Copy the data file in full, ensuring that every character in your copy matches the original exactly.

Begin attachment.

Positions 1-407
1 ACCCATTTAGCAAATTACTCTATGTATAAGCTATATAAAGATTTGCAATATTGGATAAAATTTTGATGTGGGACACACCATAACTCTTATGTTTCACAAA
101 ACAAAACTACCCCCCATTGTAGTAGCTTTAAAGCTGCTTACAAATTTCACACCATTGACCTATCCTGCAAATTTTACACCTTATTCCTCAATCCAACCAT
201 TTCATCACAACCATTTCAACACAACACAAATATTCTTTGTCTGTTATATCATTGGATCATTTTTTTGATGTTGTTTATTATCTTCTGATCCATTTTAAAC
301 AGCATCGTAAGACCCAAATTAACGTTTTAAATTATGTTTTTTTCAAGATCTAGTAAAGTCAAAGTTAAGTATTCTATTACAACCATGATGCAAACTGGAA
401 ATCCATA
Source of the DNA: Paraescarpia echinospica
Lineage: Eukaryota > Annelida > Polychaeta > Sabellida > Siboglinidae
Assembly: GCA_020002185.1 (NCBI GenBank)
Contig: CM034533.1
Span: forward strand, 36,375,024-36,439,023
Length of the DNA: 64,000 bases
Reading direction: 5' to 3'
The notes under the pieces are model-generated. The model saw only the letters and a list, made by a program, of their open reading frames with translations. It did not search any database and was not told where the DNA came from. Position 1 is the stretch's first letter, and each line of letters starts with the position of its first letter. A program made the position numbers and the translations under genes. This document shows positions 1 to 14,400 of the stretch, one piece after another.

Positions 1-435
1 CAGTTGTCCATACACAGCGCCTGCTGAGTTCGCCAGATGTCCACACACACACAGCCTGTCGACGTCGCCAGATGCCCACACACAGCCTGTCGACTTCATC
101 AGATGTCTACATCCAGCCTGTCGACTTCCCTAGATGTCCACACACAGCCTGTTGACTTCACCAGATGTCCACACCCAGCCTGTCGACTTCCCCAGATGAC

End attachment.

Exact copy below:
Positions 1-407
1 ACCCATTTAGCAAATTACTCTATGTATAAGCTATATAAAGATTTGCAATATTGGATAAAATTTTGATGTGGGACACACCATAACTCTTATGTTTCACAAA
101 ACAAAACTACCCCCCATTGTAGTAGCTTTAAAGCTGCTTACAAATTTCACACCATTGACCTATCCTGCAAATTTTACACCTTATTCCTCAATCCAACCAT
201 TTCATCACAACCATTTCAACACAACACAAATATTCTTTGTCTGTTATATCATTGGATCATTTTTTTGATGTTGTTTATTATCTTCTGATCCATTTTAAAC
301 AGCATCGTAAGACCCAAATTAACGTTTTAAATTATGTTTTTTTCAAGATCTAGTAAAGTCAAAGTTAAGTATTCTATTACAACCATGATGCAAACTGGAA
401 ATCCATA
Source of the DNA: Paraescarpia echinospica
Lineage: Eukaryota > Annelida > Polychaeta > Sabellida > Siboglinidae
Assembly: GCA_020002185.1 (NCBI GenBank)
Contig: CM034533.1
Span: forward strand, 36,375,024-36,439,023
Length of the DNA: 64,000 bases
Reading direction: 5' to 3'
The notes under the pieces are model-generated. The model saw only the letters and a list, made by a program, of their open reading frames with translations. It did not search any database and was not told where the DNA came from. Position 1 is the stretch's first letter, and each line of letters starts with the position of its first letter. A program made the position numbers and the translations under genes. This document shows positions 1 to 14,400 of the stretch, one piece after another.

Positions 1-435
1 CAGTTGTCCATACACAGCGCCTGCTGAGTTCGCCAGATGTCCACACACACACAGCCTGTCGACGTCGCCAGATGCCCACACACAGCCTGTCGACTTCATC
101 AGATGTCTACATCCAGCCTGTCGACTTCCCTAGATGTCCACACACAGCCTGTTGACTTCACCAGATGTCCACACCCAGCCTGTCGACTTCCCCAGATGAC